Tips For Buying Hardware
your old clunker make
wheezing noises when it boots up? Has your typing become faster than
your computer? Tired of looking at the Windows hourglass for minutes at
a time? Perhaps it's time for a new
computer. Computer manufacturers continue to struggle with weak
business. Meanwhile, component manufacturers are making their goods
smaller, faster and cheaper. The upshot: You can get a good
deal on a meaty machine. View our recommended
Laptops and desktop
go through the components that make up computers.
The Microprocessor or CPU
is one of the most
expensive parts. Microprocessors for Windows machines are made by Intel
and AMD. Don't worry so much about who makes the chip. Both are good.
For Windows machines, you have a choice of the AMD Athlon XP, the Intel
Pentium 4 and the Intel Celeron, an economy chip.
The Pentium 4 and
Athlon XP are upper end chips. You may need these house
if you're doing lots of video editing, or if you're working with
computer-aided design or playing the latest games. Otherwise, look to
chips running at 2.4 GHz to 2.6 GHz (or 2400+ to 2600+, in AMD-powered
machines). They're cheaper, and they perform nearly as well as the
Celeron is a budget
chip. If you do typical office duties and surf the Web, you probably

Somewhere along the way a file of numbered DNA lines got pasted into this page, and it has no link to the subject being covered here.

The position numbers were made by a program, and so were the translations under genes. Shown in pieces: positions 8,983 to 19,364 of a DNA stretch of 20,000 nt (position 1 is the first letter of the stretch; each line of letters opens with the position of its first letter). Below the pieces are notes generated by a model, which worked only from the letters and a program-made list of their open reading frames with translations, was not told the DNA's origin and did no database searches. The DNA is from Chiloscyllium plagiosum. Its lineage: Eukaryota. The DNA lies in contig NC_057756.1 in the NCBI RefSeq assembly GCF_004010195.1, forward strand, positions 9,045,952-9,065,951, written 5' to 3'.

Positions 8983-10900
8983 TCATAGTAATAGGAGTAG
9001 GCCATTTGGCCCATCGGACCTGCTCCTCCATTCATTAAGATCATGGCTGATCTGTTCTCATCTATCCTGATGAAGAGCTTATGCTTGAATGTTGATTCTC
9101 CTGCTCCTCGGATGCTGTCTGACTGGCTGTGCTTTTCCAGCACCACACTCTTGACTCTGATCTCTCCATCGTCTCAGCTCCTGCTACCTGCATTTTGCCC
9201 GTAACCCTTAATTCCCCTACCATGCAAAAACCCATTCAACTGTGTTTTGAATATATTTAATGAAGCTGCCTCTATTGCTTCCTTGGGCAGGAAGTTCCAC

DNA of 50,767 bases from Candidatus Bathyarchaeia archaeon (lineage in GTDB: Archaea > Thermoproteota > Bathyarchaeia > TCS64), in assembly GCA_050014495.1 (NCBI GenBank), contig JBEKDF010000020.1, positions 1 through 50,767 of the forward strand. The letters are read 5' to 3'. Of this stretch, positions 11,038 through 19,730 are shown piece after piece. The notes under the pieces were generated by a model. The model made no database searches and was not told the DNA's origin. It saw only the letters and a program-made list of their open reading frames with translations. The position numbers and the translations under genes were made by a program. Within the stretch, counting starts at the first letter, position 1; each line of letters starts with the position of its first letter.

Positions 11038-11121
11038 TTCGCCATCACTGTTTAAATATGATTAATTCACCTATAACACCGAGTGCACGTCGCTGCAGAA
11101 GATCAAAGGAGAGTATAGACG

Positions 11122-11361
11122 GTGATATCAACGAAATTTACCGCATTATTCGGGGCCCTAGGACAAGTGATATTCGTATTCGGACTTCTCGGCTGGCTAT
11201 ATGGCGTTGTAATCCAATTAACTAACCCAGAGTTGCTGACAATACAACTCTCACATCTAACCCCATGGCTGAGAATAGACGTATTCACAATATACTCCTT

wouldn't notice the difference between a top-end Celeron and a Pentium
4 running at the same speed. But you could save some money.
chips run at lower speeds
than those made by Intel. AMD uses the + symbol, as in 3200+, to imply
that its chips are faster than comparable Intel microprocessors,
despite running more slowly. Indeed, tests often show that to be the
case. But those are laboratory tests; you won't notice a significant
difference in either one.
& Intel have new 64-bit
microprocessors. They can crunch twice as much data as 32-bit chips.
However compatibility with drivers and programs hinders
of this power now. That will change in the future, but these expensive
new chips don't seem to offer as much value today.
RAM - Random Access Memory
will need a minimum of 256
megabytes of memory. If you can afford it, get 512 MB. I'd go to one
gigabyte or more for demanding applications, such as video editing.
Memory is relatively inexpensive, so don't skimp.
the bigger the better.
If you do a lot of video work, you need a big hard drive. Hard drives
at 200 to 250 GB are common and relatively inexpensive nowadays.
video system sends the
picture to the monitor. Many inexpensive computers use the main-system
RAM to run video. The video processor is built into the motherboard
(the main circuit board). This works, but is less desirable. Better
computers have a separate circuit board, called a graphics card. This
includes the video processor and memory. For video cards, 64 MB of RAM
is pretty standard. That's more than enough for day-to-day computing.
if you are doing video
work or playing advanced games, get a card with 128 MB of RAM. Serious
gamers usually get cards with 256 MB of RAM. Graphics cards and PC
games are evolving at a fantastic rate. Check the minimum requirements
specified by the games manufacturer before buying it else you may find
that your new game will not work with your graphics card.
Generally get the largest screen that
you can afford. Competition within the industry has forced prices down,
However go for the brands that you know and trust
Read our other top Computer tips here, You may also want to take a look at our top tips on computer software here